Media

Article

Vietnam: The Price of Rice

It's late morning, hot, cicadas are buzzing at full throttle already. Water buffaloes are slowly making their way down into the river. Dogs are sleeping in the shade beneath the bamboo. We're well off the highway, having made our way in low gear down a steep rutted four wheel drive path, and we're now at the river which the locals call Ca Tang. We're about ten kilometers from the Laos border, and just north of the former DMZ – the demilitarized zone, the demarcation line created between north and south Vietnam during what the Vietnamese call The American War.

Yemen: Family values

A while ago, when I first came to Yemen, there was a TV adv run by a cell phone manufacturer on the Arab satellite channels. It started with a close-up shot of an Arab woman's face. She seemed to be writhing with pleasure, but the camera pulled back to show her wriggling into a pair of skin-tight jeans. The new slim-line handset was thin enough to fit into the tightest pocket – that was the message.

Yemen Divided on Vice and Virtue

A hairdryer whirrs. Teenage girls reach for sequins, glitter and hairpins. It's the weekend in Yemen's capital, Sanaa, and seven sisters are dressing for a wedding.

The eldest, Ashwaq, 21, a university graduate, wants to be a journalist.

Asked what she thinks about Yemen's new self-appointed morality authority, she looks up from styling her sister's hair.

"The first thing they'll do is stop women from working. Then they'll force us to wear the veil."

Yemen is a conservative Islamic society, where parliament boasts only one woman out of 301 MPs.

Georgia's President Saakashvili, on the Eve of War

TBILISI, Georgia -- For the Russians he is a scary figure. A cunning eastern despot whose main purpose is to humiliate and to outsmart them. They have disliked Mikheil Saakashvili, young president of Georgia, since he grabbed power following the famous Rose Revolution in November 2003.

Yemen divided on vice and virtue

A hairdryer whirrs. Teenage girls reach for sequins, glitter and hairpins. It's the weekend in Yemen's capital, Sanaa, and seven sisters are dressing for a wedding.

The eldest, Ashwaq, 21, a university graduate, wants to be a journalist.

Asked what she thinks about Yemen's new self-appointed morality authority, she looks up from styling her sister's hair.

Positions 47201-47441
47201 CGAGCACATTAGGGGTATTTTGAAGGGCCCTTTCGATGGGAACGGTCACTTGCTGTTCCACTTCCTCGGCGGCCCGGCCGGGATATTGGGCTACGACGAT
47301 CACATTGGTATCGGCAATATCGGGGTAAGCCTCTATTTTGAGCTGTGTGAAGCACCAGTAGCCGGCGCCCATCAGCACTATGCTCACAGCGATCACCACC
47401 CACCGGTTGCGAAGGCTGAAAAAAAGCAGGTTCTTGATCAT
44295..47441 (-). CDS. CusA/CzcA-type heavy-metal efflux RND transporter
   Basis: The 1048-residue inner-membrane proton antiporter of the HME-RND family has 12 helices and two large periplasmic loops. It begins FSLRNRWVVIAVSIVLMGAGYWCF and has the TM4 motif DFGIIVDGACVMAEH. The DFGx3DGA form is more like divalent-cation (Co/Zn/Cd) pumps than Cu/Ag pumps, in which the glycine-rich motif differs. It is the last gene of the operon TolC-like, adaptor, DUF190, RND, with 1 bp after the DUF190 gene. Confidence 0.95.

"The first thing they'll do is stop women from working. Then they'll force us to wear the veil."

Yemen is a conservative Islamic society, where parliament boasts only one woman out of 301 MPs.

Sudan: "Because we are peaceful, they neglect us"

Beads of sweat run down Rajaa Tag's face, as she crouches in the dark mud room that serves as her bathroom in a small village in northern Sudan. Her young son is screaming wildly - he hates being washed. She holds the small, malnourished boy in one hand, resting him against her hip, and washes him with the other. "It's ok. It's ok," she insists to him gently.

Yemen: Peace breaks out in Saada

President Ali Abdullah Saleh's July declaration that the four-year, stop-go guerrilla war in the northern province of Saada was "over" took everyone in Yemen by surprise.

Now, rebel leader Abdul-Malik al-Houthi has agreed to come down from the mountain.

In a letter publicised by Yemen's state-run media today, al-Houthi accepted Saleh's peace terms. The rebels will surrender their strategic mountaintop positions and hand over their heavy and medium weapons to the authorities.

Yemen: Reform or bust

Yemen is the poorest country in the Arab world. Its 22 million-strong population is set to double by 2035 at the current rate of growth, but it's fast running out of water – and oil. Yemen's state structures are weak and incomplete, and the country faces substantial development challenges.

I reported from Yemen for a year – from 2006 to 2007 – and now I'm back to see whether recent reforms are diffusing social, political and economic pressures in this fragile state.

Sudan: From Rebels to Soldiers? The SPLA's Transformation

At the new headquarters of the Sudan People's Liberation Army (SPLA), some 10km north of Juba town, signs mark the finance, administration and operations directorates.

Laminated name plates with Southern Sudan's official colours line the desks in the new air-conditioned offices. Laptops and internet service are coming soon.

It is a new look, and a new way, for the former rebel movement that fought for liberation in the forests of Southern Sudan for two decades.